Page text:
Image: an off-screen photograph showing the 1937 broadcast as seen by viewers.
The Wimbledon Tennis Championships was televised for the first time in June 1937. For the young television service this was an important event, providing coverage of a popular sport at a time when interest in it was high following Fred Perry's victories in the 3 previous championships. In the event the Men's final was won by the American Don Budge, but the technical achievement of bringing the live outside broadcast into viewer's homes was great.
The broadcasts from the Centre Court featured commentary by Freddie Grisewood and John Snagge. The Radio Times explained the challenges of the broadcasts, highlighting their pioneering nature. Microphones had to be positioned so as to pick up the sound, yet be protected from the elements and out of vision. It also emphasised that events - captured on Emitron cameras - were seen as they happened.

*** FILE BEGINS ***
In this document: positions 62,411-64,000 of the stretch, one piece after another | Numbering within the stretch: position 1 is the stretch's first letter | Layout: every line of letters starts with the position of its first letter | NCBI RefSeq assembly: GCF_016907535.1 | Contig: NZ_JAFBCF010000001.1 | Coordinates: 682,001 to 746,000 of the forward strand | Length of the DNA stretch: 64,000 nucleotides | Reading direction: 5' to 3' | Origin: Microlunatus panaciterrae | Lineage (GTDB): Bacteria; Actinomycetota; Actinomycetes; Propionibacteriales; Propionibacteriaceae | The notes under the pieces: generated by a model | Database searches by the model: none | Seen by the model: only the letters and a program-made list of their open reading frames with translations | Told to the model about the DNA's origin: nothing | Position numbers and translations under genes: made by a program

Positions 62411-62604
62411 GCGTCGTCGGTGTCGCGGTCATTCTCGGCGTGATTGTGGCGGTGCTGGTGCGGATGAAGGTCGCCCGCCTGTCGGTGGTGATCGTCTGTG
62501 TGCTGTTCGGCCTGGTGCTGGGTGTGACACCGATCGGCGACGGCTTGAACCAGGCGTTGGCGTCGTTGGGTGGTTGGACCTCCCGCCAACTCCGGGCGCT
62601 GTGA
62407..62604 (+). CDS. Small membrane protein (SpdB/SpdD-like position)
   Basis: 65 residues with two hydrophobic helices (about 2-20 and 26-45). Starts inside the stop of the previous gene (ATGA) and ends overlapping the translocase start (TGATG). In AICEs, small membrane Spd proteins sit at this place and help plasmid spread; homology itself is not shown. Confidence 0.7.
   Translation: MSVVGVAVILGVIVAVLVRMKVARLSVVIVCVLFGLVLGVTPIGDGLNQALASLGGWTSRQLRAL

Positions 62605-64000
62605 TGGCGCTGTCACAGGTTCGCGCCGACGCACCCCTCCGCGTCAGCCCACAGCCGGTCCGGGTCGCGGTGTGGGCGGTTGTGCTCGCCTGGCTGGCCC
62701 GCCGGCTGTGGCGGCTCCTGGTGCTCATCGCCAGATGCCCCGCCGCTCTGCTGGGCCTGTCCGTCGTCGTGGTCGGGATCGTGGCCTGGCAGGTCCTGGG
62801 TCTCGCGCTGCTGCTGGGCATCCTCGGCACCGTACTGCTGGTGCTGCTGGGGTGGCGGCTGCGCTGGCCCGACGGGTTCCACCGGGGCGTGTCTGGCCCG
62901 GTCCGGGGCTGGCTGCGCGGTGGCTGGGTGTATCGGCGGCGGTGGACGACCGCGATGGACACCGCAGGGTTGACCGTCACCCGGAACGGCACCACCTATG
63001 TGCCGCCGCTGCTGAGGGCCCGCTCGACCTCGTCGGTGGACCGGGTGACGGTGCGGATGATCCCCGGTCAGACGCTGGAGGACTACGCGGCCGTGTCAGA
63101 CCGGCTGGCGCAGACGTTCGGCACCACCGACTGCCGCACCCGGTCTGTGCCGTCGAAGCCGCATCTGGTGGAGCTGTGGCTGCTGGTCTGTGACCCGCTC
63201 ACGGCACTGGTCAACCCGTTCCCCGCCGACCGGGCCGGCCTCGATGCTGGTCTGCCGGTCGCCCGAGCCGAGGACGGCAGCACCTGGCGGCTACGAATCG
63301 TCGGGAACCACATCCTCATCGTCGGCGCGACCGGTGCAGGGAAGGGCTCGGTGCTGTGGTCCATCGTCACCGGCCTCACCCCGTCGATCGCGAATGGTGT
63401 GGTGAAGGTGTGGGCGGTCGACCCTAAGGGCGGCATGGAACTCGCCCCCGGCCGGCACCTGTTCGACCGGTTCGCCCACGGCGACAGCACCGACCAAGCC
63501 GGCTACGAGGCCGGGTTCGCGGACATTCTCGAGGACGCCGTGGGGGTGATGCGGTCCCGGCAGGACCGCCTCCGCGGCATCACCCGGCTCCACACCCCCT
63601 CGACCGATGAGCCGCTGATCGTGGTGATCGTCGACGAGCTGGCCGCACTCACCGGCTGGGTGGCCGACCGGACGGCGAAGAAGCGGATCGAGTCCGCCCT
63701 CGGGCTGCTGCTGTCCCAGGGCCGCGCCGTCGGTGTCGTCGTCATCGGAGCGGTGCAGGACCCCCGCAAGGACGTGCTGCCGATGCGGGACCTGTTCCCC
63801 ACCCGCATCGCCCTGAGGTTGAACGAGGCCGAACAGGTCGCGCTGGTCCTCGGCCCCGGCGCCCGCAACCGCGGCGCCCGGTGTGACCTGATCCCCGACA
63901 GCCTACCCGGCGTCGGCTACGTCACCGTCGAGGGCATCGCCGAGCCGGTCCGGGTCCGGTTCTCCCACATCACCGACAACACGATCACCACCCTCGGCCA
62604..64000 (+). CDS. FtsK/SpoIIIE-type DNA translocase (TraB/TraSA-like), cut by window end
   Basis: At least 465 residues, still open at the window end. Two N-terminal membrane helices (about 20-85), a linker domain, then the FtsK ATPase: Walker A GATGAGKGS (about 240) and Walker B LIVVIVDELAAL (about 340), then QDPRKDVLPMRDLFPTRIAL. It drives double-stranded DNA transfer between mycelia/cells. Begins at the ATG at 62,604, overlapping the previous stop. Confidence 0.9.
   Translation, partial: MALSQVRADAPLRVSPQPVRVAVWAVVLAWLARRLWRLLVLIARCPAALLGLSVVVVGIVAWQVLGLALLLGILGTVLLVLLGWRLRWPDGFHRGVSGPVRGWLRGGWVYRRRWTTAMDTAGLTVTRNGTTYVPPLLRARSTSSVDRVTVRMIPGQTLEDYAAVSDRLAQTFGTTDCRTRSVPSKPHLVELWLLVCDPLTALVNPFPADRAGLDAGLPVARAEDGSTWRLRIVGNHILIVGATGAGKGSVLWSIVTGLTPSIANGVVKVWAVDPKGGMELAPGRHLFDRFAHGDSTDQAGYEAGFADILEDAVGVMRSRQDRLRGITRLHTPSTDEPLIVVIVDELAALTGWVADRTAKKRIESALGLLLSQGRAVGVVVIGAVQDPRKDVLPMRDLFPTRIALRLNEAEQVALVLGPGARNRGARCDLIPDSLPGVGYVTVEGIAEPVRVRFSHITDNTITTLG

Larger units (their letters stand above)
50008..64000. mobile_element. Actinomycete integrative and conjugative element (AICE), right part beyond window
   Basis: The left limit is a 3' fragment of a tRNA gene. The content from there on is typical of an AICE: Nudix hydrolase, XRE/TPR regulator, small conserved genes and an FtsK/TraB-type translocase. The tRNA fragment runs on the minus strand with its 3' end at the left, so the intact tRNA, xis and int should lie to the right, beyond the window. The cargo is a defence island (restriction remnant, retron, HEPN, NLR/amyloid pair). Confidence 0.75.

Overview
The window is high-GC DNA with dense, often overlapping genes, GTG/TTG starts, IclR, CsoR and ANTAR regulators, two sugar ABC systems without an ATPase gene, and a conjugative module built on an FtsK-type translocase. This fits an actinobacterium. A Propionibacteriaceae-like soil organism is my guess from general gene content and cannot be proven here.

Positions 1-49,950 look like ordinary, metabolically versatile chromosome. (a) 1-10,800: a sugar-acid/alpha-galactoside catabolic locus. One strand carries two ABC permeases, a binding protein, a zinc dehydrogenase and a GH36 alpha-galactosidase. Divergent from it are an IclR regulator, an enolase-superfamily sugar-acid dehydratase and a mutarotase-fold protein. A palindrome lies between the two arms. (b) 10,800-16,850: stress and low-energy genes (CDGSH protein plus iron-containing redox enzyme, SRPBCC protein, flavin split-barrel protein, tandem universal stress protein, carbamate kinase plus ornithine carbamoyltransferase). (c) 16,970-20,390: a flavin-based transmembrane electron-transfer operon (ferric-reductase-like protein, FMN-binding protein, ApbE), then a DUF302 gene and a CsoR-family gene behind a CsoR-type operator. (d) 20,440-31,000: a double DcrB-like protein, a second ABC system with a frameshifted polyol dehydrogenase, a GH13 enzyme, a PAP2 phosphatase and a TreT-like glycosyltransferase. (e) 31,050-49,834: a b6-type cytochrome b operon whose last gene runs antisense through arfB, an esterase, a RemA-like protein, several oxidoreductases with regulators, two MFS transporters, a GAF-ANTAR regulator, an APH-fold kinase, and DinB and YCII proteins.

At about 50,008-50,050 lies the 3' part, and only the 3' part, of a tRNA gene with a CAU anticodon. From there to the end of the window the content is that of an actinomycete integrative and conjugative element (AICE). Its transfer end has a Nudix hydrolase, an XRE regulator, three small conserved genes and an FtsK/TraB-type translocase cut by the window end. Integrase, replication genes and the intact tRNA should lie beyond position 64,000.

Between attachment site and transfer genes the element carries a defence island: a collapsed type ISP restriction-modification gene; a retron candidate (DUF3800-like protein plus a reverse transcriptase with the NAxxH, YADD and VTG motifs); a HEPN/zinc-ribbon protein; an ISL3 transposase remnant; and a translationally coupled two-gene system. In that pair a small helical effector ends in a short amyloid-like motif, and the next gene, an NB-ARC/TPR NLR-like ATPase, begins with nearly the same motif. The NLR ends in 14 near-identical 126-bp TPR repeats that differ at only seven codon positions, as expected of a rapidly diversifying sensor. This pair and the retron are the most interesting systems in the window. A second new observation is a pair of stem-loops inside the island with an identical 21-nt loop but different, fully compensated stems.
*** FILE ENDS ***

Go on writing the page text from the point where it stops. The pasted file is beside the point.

The BBC's coverage of Wimbledon extends back to 1927, when the first radio commentary was broadcast. The popularity of sport has ensured it has always remained at the forefront of innovations in broadcasting, with Wimbledon used to entice viewers and listeners. The championships were one of the first programmes broadcast in colour in 1967. Today Wimbledon is broadcast across all platforms on the BBC.
- Wimbledon and the BBC: 1927-20172017 saw the BBC celebrate 90 years since the first radio broadcast from Wimbledon, 80 years since the first TV broadcast, and 50 years since the first colour TV broadcast of The Championships.
- Oh, I Say! Wimbledon and the BBC Charles Runcie looks back at the enduring relationship between the BBC and Wimbledon and some of the events and characters that helped shape it.
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